Children in fast-altering societies

We are strange creatures because on this planet we are the only people that have such a wild appetite for death. Next, we wonder why the world has so many human beings. Due to birth control and other abortive treatments, medications, and technologies, we have managed to depopulate certain parts of the world to the point of extinction and increase the number of elderly people.

The number of people over 60 years will quadruple by 2050, from about 600 million to nearly two billion, according to the United Nations World Population Prospects. In 2002, one in 10 people was 60 years of age or older but by 2050, the rate will be one in five!  Many delegates from developed countries complained at one UN-sponsored international assembly on ageing that young people are working double-time to support senior citizens ‘ old-age benefits and pension plans.

When we come to think about it, a rapidly ageing population is a concern especially among developed countries where high birth levels are seen as the sure path to economic woes, while low birth rates spell industrial development, high GDP and women’s emancipation.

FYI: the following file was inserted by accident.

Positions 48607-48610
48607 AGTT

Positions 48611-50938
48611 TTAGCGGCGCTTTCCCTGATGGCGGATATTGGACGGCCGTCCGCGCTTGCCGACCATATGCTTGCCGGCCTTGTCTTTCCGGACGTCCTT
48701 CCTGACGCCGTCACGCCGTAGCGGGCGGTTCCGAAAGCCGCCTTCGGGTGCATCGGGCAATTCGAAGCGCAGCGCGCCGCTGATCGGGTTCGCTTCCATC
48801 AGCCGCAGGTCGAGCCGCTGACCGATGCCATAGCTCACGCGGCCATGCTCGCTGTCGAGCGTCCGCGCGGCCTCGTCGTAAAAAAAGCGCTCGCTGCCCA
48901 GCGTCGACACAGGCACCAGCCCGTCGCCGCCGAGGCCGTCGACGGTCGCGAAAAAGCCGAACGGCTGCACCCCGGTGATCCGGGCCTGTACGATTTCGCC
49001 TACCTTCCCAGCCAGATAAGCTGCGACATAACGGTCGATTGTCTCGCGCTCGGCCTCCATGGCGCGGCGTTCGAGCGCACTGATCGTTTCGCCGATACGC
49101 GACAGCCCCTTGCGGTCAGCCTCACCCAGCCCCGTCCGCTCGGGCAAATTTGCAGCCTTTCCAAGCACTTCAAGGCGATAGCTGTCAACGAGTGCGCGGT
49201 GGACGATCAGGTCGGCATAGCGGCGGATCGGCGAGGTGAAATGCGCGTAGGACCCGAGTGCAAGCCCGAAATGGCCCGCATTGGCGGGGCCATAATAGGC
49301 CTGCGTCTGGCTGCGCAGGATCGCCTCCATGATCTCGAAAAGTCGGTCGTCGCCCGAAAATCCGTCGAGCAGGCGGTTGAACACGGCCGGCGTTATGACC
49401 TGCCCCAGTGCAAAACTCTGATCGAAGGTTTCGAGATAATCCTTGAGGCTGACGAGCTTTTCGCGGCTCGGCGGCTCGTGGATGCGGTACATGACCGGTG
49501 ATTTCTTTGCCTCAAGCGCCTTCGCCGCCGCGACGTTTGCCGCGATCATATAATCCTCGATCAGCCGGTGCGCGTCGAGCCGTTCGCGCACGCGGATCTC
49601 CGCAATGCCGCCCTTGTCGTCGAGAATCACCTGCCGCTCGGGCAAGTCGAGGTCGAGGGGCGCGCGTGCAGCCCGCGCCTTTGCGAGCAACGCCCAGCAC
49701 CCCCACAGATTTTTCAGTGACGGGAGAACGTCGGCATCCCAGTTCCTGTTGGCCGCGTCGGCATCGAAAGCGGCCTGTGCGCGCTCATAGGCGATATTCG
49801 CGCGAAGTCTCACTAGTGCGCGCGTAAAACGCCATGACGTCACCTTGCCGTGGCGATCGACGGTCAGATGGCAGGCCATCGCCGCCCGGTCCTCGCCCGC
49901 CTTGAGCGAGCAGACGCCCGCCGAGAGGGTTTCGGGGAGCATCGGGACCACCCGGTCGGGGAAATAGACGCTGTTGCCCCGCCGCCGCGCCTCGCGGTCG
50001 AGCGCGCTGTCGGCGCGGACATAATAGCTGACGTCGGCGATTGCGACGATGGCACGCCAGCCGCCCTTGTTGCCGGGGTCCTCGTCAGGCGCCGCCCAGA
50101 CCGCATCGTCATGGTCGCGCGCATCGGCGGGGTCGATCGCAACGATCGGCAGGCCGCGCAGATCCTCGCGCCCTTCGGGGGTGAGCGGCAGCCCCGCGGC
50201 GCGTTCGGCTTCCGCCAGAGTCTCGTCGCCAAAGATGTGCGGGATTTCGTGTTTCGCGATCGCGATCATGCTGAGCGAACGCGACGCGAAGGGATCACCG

Across Western Europe, less and fewer children are born, due to the widespread use of contraceptive devices and procedures. In many Western European countries, the population rate is below replacement level.

The rate of population growth of the European Community was already reaching nil in the 1990s. The population of Germany has been declining since 1974, with the United Kingdom, Belgium, Luxembourg and Denmark seeing zero growth since the early 1980s.

It is not unlikely that native Western Europeans will have vanished before the dawn of the next century because of what French demographer Michèle Tribalat terms a “demographic replacement process.” Immigrants and refugees from other countries are gradually replacing the original population of Europe.

Asian countries which have vigorously embraced developed nations ‘ birth control systems also face the prospect of extinction and rapidly ageing populations. Birth rates are below replacement levels in Japan, Korea, Thailand, and Taiwan and even in Sri Lanka. In the year 2000, China’s census puts its birth rate at 1.6, roughly below what it needs to sustain its ageing population.